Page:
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Choosing the right foundation for your tiny house

Don’t skimp on the foundation when building a tiny home on wheels, is a common theme you hear from builders. It is typical advice when building a small home that is often repeated.  Set a budget that will give your project the strength and longevity you expect from such a large investment. Building tiny houses on wheels (THOW) begins with picking the best trailer foundation for your project. Here are five key points to consider when selecting a foundation for building a tiny house.


When determining the size of the trailer there are several factors to keep in mind. The larger your tiny house the more weight you must contend with. Weight is only a concern if the home is moved, even if it is only moved once this is still a factor. Jamaica Cottage Shop offers many sizes most commonly stocking 8×16’, 20’ and 24’ lengths. Read on as these key factors should be understood before anyone undertakes a small home building project on a trailer.


Weight is the main concern when building a tiny house on wheels. A trailer registered in the United States under 10,000 lbs. can be towed by a common ½ ton truck by anyone with a valid driver’s license. If the overall gross vehicle weight of the trailer is registered at 10,000 pounds or higher certain criteria should be considered. Confirm with your local state, but basically over 10K the trailer can only be moved with a driver that holds a CDL or commercial driver’s license. This is a grey area in laws in many forms, however if there is ever a problem that enables scrutiny the fault most likely will come down to the improper licensing. It is always strongly recommended to keep any THOW under 10,000 lbs. or plan to have it professionally moved.
The overall weight of the build should never exceed the gross vehicle weight of the trailer, understanding trailer axles is the start. Often a 3,500 lbs. dual axle trailer is common, which the manufacture will rate at roughly 7,000 lbs. gross. This means you take the weight of the trailer before beginning to build and subtract from the gross. The home cannot weigh more than this number. Take the empty trailer to a scale before and after a build to confirm. The trailer ratings come from several factors if not adhered to will fail with fatigue. The steel frame, brakes, axles and tires must all match the overall rating for the weight of the build. Anyone of these could fail at the most inopportune times.

#3 102” WIDE 13’6” HIGH

One hundred two inches or eight foot six inches wide is a critical number anyone looking to build their own tiny house on wheels must understand. In the United States a trailer width must be no wider than 102” wide. Any load transported on public roads wider than then this will require a special over dimensional transportation permit. Commonly referred to as a wide load. Small homes such as a historical mobile home or most recently called a park model are built up to 16’ wide. No doubt you have seen these monsters traveling over the road taking up the entire lane being escorted by one or more vehicles sometimes even a police escort. The height for a legal load is 13’6” this is a must as any vehicle or trailer transported over the road above this height is in danger of hitting utility lines, bridges and low hanging trees.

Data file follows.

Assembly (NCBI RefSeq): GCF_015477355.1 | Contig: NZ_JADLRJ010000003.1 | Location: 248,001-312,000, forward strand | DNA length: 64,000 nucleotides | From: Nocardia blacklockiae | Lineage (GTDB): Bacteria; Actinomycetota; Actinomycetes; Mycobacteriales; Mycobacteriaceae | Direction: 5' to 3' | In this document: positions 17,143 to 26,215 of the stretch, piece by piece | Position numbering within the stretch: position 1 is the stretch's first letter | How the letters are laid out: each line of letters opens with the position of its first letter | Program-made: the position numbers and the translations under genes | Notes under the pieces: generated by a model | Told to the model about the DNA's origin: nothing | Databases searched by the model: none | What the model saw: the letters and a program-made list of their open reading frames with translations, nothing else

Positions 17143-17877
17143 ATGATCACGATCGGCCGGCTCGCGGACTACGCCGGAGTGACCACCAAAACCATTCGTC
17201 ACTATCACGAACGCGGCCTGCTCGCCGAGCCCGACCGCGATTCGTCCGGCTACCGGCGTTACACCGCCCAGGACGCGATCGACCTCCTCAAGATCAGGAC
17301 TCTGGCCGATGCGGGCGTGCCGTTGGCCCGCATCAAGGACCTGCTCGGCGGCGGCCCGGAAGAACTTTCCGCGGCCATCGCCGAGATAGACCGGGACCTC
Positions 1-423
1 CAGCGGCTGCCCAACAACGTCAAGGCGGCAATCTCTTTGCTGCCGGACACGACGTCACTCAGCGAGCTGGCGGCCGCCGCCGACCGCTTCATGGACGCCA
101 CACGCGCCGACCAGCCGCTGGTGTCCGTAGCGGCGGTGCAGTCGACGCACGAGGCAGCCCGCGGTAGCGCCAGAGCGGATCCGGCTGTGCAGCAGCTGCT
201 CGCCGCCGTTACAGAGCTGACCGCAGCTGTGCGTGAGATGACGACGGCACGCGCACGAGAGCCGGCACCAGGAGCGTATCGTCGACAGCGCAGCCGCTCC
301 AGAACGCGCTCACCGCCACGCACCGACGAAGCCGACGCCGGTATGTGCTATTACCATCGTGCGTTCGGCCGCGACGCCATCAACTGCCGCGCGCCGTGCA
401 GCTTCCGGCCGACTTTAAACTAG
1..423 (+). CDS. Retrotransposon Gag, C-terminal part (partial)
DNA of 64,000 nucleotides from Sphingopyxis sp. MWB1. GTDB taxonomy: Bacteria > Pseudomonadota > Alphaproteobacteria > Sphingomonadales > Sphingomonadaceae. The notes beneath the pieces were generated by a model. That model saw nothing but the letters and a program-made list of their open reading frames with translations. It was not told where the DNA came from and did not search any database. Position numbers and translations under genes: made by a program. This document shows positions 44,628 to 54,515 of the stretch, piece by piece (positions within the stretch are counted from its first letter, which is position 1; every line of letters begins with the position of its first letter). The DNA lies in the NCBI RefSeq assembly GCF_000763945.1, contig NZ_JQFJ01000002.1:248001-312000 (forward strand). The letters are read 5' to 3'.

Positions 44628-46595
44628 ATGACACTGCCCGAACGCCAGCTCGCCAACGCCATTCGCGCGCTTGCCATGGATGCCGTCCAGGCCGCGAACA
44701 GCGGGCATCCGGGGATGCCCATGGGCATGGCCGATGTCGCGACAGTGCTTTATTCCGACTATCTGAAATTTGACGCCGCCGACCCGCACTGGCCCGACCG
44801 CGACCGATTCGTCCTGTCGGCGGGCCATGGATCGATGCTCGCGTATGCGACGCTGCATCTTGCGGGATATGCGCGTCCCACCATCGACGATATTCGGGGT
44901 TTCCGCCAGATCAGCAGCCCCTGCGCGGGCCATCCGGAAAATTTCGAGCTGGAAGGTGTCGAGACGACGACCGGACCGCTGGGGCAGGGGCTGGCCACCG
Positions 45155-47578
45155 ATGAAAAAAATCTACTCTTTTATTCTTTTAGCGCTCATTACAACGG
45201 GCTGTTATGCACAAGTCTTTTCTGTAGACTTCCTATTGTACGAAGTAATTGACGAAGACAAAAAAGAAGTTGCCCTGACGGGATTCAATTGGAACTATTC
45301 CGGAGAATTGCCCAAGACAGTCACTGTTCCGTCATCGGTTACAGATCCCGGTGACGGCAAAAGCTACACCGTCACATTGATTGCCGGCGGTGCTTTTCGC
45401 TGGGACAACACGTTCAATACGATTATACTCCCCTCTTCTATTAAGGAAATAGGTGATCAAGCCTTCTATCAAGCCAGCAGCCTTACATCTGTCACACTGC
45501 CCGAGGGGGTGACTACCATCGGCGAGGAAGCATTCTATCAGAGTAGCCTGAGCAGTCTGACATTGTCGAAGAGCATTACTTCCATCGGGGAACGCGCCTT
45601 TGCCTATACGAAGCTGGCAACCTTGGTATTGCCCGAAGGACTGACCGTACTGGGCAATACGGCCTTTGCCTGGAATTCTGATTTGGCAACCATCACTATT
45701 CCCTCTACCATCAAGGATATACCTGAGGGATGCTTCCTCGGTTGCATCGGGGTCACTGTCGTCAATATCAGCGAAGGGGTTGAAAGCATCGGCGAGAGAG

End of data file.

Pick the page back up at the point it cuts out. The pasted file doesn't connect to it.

Balance is critical and must be considered when building a trailer that is intended to be an over the road registered vehicle. Two things that should be considered here, the proper tongue weight which is the amount of downward pressure that is put onto the towing vehicle. The tongue load transfers weight from the trailer to the towing vehicle which creates traction and stability. The other is to center as much weight over the axles as possible. Evenly distributing weight is the concern, many builds tend to skirt the limitations of the trailer by extending wood frames beyond the trailers steel frame. The most common mistake I see is extending an overhang or porch off the rear of the trailer. This causes great concern with too much weight hanging off the rear of the trailer which causes the entire load to go out of balance. Once a certain speed is reached this will feel squirrelly, a side to side motion will be felt. If not corrected by lowering speed and regaining control it will cause the entire load to sway violently. In worst case scenarios the entire truck and trailer can jack knife at high speeds. This causes the vehicle, trailer or both to tip on its side, a wild and scary erupt stop. It is highly recommended that you take balance into consideration if the home will be transported at speeds over 50 mph.


Dry rot and rust are the common enemies that wreak havoc on the tiny home left out in the elements. Critters and insects are a concern, but mother nature is by far the worst enemy to a tiny home. When choosing a trailer never opt for a used trailer, it is not recommended to skimp on the foundation of a tiny house. You can upgrade, replace and improve many parts of the home after it is built but the trailer is not one of them. It will be more affordable to rebuild the home than to try and swap or fix a trailer that has a broken frame, axles or other problems. The best recommendation here is pick a light weight strong and new trailer and have it additionally treated before beginning to build. Another bit of advice is to run additional wires the length of the frame for LED lights high on the house. It is always favored to have three center marker lights along with the brake and turn signals that work in conjunction with the ones on the steel frame.

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March 28th, 2019
By Domenic Mangano Founder of Jamaica Cottage Shop, Inc.

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